By Naturaleza De Derechos, 20 August 2021 | Source
Bayer-Monsanto dropped the appeal of the patent claim for a genetic sequence. This is the second rejection – which now has a firm sentence – of the attempt to privatize seeds. Only one case remains to be decided.
▪ The company Bayer Monsanto withdrew its appeal against the judgment that rejected the lawsuit filed by the company in which it claims patent rights regarding seeds.
▪ This is a legal claim initiated in early 2016 by Monsanto (a firm absorbed by the Bayer corporation in 2017) against the National Institute of Industrial Property (INPI), in order to be granted a patent application for what it considers an invention that refers – according to the agribusiness corporation – to a novel artificial DNA sequence that encodes a protein tolerant to the herbicide glyphosate and its use to prevent gene silencing in plants.
▪ The case is pending before the Federal Civil and Commercial Court No. 7 of the City of Buenos Aires and is part of the triad of legal actions for patent rights over transgenic seeds focused on the claim of property rights over genetic sequences, initiated and activated by the firms Monsanto and Bayer (now unified in Bayer) as of 2016, following the judgment of Chamber III of the Civil and Commercial Court of the City of Buenos Aires, which in November 2015 rejected Monsanto’s central claim in which it claimed the patent on a double-stranded recombinant DNA molecule that gives plants tolerance to the herbicide glyphosate and plant cells with the insertion of such molecule (the plant itself).
▪ With the withdrawal of Bayer Monsanto, the judicial sentence issued by the magistrate Dr. Javier Pico Terrero, who went in depth in his rejection of Monsanto/Bayer’s request, closing the historical claim of the agribusiness corporations on the patent rights on seeds, following the line of argument of the decision of Chamber III of the Federal Civil and Commercial Chamber, became final.
In this sense, the Judge had pointed out in the judgment – now final – that the plaintiff’s claim underlies the idea that any technical contribution he makes in the field of biotechnology and which has an industrial application is patentable, but such an idea is not compatible with our LP because it implies equating inventive activity to mere innovation (Mathély, Paul, Le droit europé en des brevets d’invention, Paris, 1978, Journal des Notaires, pp.120 to 122, in particular, p. 121).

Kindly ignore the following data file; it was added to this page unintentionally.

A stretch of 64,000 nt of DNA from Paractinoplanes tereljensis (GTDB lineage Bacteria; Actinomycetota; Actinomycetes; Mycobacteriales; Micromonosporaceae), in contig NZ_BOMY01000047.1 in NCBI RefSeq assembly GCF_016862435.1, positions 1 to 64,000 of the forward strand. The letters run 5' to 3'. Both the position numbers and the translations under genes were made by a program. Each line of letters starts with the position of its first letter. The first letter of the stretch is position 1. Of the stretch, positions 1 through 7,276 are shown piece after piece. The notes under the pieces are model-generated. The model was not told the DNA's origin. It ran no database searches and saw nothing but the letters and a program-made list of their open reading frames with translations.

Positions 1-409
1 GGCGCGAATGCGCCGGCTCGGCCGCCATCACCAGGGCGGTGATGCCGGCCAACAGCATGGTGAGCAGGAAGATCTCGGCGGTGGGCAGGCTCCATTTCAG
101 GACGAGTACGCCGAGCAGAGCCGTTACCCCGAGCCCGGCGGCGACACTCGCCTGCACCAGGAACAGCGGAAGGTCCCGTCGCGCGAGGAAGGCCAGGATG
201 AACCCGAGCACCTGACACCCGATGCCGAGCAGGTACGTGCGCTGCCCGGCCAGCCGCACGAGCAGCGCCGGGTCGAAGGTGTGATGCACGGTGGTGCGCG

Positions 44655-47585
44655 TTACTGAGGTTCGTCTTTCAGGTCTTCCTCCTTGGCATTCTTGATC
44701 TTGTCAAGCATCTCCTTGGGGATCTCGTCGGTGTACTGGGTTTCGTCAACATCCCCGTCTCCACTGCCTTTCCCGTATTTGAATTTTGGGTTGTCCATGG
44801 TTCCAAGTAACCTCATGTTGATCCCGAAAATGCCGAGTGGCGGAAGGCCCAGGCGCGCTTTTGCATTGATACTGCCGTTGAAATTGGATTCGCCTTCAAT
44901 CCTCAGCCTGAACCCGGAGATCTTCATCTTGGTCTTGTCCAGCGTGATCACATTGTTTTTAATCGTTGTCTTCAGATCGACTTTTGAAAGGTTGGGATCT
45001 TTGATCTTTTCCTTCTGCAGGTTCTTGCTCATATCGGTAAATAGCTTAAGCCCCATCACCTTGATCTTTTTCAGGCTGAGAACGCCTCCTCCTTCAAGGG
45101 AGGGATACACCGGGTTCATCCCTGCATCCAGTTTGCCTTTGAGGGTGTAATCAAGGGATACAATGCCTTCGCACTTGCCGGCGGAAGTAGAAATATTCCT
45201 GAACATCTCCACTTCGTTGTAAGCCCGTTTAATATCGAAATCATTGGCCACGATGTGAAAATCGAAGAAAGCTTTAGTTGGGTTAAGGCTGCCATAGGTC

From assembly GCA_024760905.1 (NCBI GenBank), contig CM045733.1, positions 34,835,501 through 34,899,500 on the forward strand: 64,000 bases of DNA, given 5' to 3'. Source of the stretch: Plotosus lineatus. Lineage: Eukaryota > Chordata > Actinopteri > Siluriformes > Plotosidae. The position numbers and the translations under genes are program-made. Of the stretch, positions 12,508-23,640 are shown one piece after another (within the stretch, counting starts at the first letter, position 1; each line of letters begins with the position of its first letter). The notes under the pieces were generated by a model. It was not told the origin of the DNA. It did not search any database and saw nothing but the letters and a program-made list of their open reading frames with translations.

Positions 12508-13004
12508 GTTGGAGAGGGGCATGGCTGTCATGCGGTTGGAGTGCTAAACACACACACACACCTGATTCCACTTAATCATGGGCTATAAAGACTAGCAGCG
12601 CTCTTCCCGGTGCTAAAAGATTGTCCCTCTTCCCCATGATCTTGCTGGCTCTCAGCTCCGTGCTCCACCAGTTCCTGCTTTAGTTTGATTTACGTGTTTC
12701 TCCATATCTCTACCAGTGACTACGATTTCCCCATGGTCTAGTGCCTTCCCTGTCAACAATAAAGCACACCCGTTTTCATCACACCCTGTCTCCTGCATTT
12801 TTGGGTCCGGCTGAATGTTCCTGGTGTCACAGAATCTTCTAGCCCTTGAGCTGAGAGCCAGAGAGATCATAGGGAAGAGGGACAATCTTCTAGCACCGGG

The judge then adds that, on the other hand, Monsanto/Bayer’s argument leads to disregard the problem of assessing the inventiveness of this type of contribution, in which there is a modification of matter already existing in nature that does not constitute any human creation whatsoever.
Thirdly – he points out – it is important to overlook the fact that the development of biotechnological research is usually favored by discoveries and improvements that do not reach the level of an invention. In this regard, there is a certain consensus in conceiving technology as a “non-rival public good” that offers innovations of two kinds: radical and incremental (Correa, Carlos, Propiedad intelectual e innovación. La excepción de experimentación, ED t.171-850).
The former, also called “major”, are discontinuous events resulting from deliberate research and development efforts.
On the other hand, the latter occur in a more or less continuous manner in any industrial activity and, more often than not, are the consequence of the gradual improvement of the original product suggested by engineers involved in the production process (Freeman, Christopher, El reto de la innovación, Caracas, 1987, Editorial Galac, pp.78-79, quoted by Correa, C. in the article referred to, p.851; conf. Chamber, III, “Monsanto Technology LLC c/ Instituto Nacional de la Propiedad Industrial s/ denegatoria de patente” Expte.Nº 8.044/07 del 26.11.2015).
Incremental innovation is based on the accumulated stock of knowledge and on the routine exploration of existing technologies, which makes it difficult to appreciate the creative aspect that the interested party claims of it (conf. Cám. Nac. Civ. y Com. Fed. Sala, III, causa “Monsanto Technology LLC c/ Instituto Nacional de la Propiedad Industrial”, aforementioned), as it happens in the present case.
In this way, the magistrate sealed with legal forcefulness his judicial decision, as of today firm after the withdrawal of Bayer Monsanto.
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